Reliability around the Connected Careers servers will remain a concern. While there were sporadic outages early on those have mostly been cleared up. It still may stick in the back of ones’ mind though when playing that a drop from the servers will result in a complete waste of time within any “online” Connected Careers.
There is good variety online between ranked, unranked, Communities, Online Team Play, and what amounts to Online Franchise and Online Superstar through Connected Careers.
This is an always subjective category but for the most part Madden 13 has shown itself to be a fun and strategic game. Gameplay balance is there and smart play is rewarded. The wide variety of modes provides options for those who prefer particular ways to play. The legend implementation is well executed though locking so many at the outset was a disappointing decision. The social media ties were also nice additions.
This is an area that has seemed to suffer even though considerable resources have been put towards it. The game opening with the new commentary duo of Jim Nantz and Phil Simms is authentic and interesting. Outside of that though presentation lacks a certain focus with the auto-replays being the most frustrating as they do not attempt to replicate a television broadcast the way many other elements of the presentation does.
There is really no halftime show, the fancy intros get old quick and don’t always feature relevant players, and Connected Careers suffer due to presentation ties like on-screen graphics or commentary references. Most of the authentic player celebrations are also mysteriously missing after being touted months ago.
Commentary is much improved with a serious and credible tone that comes by having Nantz and Simms call the action. The two are somewhat generic and repeat a lot of things but that comes as no surprise in the first year of a commentary build.
While they may not matter to everyone those that are passionate about certain features can have their enjoyment of the product significantly dampened, if not completely eliminated, due to their exclusion. With the revolutionary change to what had been Franchise and Superstar modes a few long-running features did not make the transition. Those affecting Connected Careers include the lack of fantasy drafts, player editing, the importing of NCAA draft classes, offline co-op, and a true “coach mode”. EA has made some assurances that those features will return next year.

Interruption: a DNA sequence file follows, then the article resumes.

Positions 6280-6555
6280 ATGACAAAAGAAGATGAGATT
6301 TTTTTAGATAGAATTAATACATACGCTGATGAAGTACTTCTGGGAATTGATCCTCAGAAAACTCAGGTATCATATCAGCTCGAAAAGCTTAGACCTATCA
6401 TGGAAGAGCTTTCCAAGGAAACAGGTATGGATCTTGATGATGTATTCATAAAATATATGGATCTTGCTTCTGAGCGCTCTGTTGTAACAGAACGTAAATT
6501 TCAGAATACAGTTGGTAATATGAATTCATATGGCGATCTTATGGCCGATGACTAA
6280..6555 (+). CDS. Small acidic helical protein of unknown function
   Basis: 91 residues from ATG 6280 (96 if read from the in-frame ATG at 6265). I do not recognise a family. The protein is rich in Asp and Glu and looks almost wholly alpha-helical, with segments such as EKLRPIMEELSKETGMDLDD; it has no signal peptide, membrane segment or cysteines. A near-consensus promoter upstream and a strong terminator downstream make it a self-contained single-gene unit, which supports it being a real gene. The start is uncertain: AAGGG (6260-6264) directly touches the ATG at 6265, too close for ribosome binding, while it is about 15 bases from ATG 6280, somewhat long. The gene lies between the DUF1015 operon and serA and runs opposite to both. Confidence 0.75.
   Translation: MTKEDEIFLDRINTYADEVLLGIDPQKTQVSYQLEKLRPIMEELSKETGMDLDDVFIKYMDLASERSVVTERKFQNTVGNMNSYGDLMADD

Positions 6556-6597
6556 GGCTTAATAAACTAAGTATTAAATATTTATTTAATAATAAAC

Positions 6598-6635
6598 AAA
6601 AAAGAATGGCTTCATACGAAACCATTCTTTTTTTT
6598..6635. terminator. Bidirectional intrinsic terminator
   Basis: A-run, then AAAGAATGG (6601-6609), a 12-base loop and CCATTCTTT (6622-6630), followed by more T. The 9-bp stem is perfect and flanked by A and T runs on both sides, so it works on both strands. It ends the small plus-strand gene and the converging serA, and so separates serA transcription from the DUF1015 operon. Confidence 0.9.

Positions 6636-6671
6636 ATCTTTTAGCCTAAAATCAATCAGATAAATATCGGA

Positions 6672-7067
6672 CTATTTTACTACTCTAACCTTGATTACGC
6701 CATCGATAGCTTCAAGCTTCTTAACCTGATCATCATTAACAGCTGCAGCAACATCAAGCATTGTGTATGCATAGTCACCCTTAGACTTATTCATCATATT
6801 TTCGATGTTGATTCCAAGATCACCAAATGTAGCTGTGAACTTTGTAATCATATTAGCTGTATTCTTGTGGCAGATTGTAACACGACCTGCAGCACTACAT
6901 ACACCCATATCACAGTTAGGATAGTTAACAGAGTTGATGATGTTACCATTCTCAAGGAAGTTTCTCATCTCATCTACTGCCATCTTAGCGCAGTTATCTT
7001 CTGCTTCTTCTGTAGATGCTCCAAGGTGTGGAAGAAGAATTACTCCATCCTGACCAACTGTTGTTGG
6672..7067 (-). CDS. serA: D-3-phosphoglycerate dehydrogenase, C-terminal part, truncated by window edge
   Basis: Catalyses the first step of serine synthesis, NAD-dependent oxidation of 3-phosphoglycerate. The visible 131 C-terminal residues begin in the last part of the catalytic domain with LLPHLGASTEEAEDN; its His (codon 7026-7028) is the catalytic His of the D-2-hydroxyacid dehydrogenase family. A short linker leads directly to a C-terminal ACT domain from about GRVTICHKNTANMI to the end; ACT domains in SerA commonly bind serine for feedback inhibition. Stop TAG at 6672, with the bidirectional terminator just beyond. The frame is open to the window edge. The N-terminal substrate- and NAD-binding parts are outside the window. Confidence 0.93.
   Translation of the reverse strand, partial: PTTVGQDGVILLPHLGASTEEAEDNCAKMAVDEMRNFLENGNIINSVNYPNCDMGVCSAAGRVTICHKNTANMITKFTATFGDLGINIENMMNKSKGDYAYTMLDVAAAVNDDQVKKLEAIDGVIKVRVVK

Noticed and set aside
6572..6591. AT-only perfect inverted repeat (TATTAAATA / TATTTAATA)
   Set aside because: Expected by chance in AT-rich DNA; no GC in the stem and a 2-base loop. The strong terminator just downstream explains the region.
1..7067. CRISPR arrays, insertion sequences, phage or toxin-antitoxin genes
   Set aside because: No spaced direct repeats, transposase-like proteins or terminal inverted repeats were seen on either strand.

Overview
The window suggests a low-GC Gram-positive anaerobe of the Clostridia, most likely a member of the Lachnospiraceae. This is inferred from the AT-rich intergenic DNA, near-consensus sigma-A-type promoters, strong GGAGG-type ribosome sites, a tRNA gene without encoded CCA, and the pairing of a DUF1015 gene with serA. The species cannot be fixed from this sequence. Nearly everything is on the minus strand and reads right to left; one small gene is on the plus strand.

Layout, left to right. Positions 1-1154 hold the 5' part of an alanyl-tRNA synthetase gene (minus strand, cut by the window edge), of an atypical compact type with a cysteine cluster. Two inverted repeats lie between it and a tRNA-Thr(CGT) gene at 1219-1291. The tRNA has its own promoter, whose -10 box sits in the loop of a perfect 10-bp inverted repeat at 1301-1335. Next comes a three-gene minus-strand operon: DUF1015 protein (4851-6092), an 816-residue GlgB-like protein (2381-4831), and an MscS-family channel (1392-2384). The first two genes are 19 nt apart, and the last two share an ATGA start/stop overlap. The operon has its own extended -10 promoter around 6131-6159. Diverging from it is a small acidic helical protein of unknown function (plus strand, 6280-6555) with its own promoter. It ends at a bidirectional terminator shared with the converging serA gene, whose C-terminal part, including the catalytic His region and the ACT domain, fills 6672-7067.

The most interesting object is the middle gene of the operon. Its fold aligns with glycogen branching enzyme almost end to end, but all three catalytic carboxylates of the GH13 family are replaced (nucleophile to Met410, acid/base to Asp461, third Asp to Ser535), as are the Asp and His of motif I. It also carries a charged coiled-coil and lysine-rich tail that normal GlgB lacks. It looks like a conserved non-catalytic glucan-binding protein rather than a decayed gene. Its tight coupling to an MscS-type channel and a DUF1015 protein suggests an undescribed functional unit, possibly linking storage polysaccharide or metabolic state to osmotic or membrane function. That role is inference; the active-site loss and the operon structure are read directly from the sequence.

•Various Disappointing Aspects
There are a number of issues that could be addressed in post-release support or may have to wait for Madden 14. The CPU coach decision making is overly conservative and predictable. The CPU tends to take too many sacks and stick with a running game that isn’t working – and late game clock management is often questionable at best. The CPU is generally competent but completely unthreatening with their offensive attack.
Challenges are not implemented properly – there should be reviews of every turnover and every touchdown and at least they should be showing up for close calls. The hit stick is no longer fun use. Kinect functionality is largely useless, not even implemented in “Player” Connected Careers, and occasionally even a nuisance to have activated. Surprise onside kicks were removed.
Madden NFL 13 doesn’t deliver everything necessary to be considered the elite sports franchise that EA Sports wants it to be and that consumers deserve. However it has fought back against complacency and made an honest effort to be put back into that conversation.
In that sense doing so marks as an achievement and important step in the process. Madden 12 reestablished some credibility and Madden 13 followed it up with a push towards innovation. Some consistency in output and in vision has been desperately needed.
EA delivered a product with Madden NFL 13 that finally took some risks – not attempting to attract casuals through gimmicks or borrowing features introduced in other games – showing that they were no longer going to avoid them simply to steer away from potential failure. The goal was to excel and take the series to the next level conceptually while addressing the on-field experience for the better.
Whether they prevailed this year with Madden NFL 13 is certainly up for debate. Regardless though it’s definitely better to be having that discussion than the ones that have followed previous releases in the series.
Previous Coverage: Online Play Impressions – Connected Careers Website Impressions – Sales Numbers Strong – Player Connected Career Impressions – Coach Connected Career Impressions – The NFL’s Clutch Players According to Madden – Benefits to Online Connected Careers – Loading Time Analysis – Team Ratings – Player Ratings – Full Gameplay Videos – Gameplay and Presentation Impressions